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Chadwick Boseman as Black Panther. Property of Disney.

However, most of the buzz surrounding Civil War is because of two new characters: Black Panther and Spider-Man. Chadwick Boseman (42, Get On Up) is perfect as the king and protector of the fictional African nation of Wakanda. Black Panther is an intimidating, dynamic presence. Though he aligns with Tony, the reason for doing so is more circumstantial than anything, making him an unpredictable wildcard that lends energy to every scene that he’s in. As an actor, Boseman has such a huge presence; he’s regal and fierce, charismatic and intense in a way that few characters have been so far in the MCU. His appearance here only made me more excited for Ryan Coogler’s forthcoming Black Panther; news that 90% of the cast will be African or African-American only sweetens the deal.

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Tom Holland as Spider-Man. Property of Disney.

Finally, Tom Holland is Spider-Man. His Peter Parker is just a kid: pure-hearted and joyful in a way that we hadn’t yet seen in a cinematic Spider-Man until now. Beyond the levity lent by his youth, he jokes, quips, swings, and crawls on walls, performing everything you’ve wanted to see Spider-Man do; only this time with the characters you’ve come to love from other Marvel films. His innocence and well-meant heroism is as close to “with great power comes great responsibility” as you could get and I, for one, can’t wait to see him reprise his role in Spider-Man: Homecoming.

Which brings us to the villain of Civil War. Yes, there is a villain and another victory in this film (among a long list of victories) is that he doesn’t wear a costume nor does he need to fight our heroes directly. He’s a manipulator; a man with clear purpose and endless patience. His name is Helmut Zemo, played by Daniel Brühl of Inglorious Basterds and Rush. Though his motives come to be known in time, Zemo’s enigmatic presence pervades the entire film; his exact involvement and the particulars of his plan are not revealed until the climax, but when they are, it’s devastating. Once again, thanks to the strength of the writing, even Zemo’s motivations are understandable and, on the scale of a Marvel film, very small and intimate. Daniel Brühl’s performance goes a long way to make Zemo a layered, somber character rather than a cartoonish villain bent on destruction, and he’s all the more memorable for it. I think he sits comfortably just beneath Tom Hiddleston’s Loki, alongside the exceptional villains of Marvel’s Netflix shows.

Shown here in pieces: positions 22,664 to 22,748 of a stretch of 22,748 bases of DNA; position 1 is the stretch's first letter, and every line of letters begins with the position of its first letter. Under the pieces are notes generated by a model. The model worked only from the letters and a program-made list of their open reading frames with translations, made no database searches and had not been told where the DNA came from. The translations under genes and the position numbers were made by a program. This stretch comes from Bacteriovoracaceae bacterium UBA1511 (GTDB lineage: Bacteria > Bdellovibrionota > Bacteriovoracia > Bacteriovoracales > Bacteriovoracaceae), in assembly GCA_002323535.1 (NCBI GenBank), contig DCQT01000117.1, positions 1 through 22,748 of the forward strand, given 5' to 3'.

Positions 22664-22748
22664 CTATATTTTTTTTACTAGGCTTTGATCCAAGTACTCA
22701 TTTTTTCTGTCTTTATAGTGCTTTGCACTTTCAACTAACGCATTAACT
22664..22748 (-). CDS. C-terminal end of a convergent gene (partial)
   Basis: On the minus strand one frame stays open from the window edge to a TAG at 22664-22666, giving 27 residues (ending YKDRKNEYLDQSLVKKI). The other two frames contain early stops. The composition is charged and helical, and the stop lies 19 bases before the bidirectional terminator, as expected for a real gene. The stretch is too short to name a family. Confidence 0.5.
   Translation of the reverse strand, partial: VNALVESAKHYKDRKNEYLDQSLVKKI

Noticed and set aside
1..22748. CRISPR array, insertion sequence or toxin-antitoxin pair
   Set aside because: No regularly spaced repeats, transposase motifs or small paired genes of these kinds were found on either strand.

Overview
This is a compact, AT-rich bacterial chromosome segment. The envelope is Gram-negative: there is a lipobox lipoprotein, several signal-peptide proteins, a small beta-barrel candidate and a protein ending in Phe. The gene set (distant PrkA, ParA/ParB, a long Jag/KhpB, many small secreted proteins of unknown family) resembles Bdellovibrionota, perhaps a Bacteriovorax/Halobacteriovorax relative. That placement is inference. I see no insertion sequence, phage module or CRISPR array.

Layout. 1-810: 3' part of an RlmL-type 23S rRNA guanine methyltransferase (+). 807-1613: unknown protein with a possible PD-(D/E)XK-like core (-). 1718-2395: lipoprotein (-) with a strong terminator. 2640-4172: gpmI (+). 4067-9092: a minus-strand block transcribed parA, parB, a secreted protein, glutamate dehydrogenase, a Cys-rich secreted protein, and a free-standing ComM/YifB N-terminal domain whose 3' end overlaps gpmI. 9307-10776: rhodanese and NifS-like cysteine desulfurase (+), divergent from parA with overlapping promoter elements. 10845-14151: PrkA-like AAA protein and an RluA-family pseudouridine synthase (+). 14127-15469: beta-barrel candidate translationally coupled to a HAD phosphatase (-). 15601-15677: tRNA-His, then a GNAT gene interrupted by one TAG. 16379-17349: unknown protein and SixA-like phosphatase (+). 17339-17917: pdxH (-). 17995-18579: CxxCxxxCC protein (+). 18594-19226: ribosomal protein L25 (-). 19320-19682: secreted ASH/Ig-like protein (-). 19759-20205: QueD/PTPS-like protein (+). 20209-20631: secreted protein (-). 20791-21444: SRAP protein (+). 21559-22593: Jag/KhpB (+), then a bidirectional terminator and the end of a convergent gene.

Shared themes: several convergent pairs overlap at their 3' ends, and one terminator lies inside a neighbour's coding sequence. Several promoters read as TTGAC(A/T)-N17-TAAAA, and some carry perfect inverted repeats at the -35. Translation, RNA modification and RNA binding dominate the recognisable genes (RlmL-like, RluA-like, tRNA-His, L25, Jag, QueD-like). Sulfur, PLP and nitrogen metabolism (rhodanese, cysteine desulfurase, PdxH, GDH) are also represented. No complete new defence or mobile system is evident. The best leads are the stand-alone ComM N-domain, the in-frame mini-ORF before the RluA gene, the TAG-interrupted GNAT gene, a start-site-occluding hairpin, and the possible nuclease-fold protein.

Despite the excellent job the writers did wrangling this story into something coherent, Civil War wouldn’t be such a resounding success without outstanding direction. Thankfully, Joe and Anthony Russo (who co-directed The Winter Soldier) return to lend their considerable talent to the film. Their direction is imaginative, their framing (assisted by cinematographer, Trent Opaloch) is artful, and they nail the character drama as well as the action. Their choreography is incredible; the fifteen minute, super-powered airport brawl that takes place about 2/3rds through the movie is filled with so much geektastic joy that you’re unlikely to see a more memorable action sequence this year. Each character’s powers are utilized in a creative, organic way and each of the confrontations highlighted carry their own weight within the context of the world the Russos have helped construct. Black Widow vs Hawkeye means something. Scarlet Witch vs. Iron Man means something. Black Panther vs. Bucky means something. Everything builds, everything pays off. Truly, Civil War is a feat of filmmaking and probably my favorite superhero film since The Dark Knight.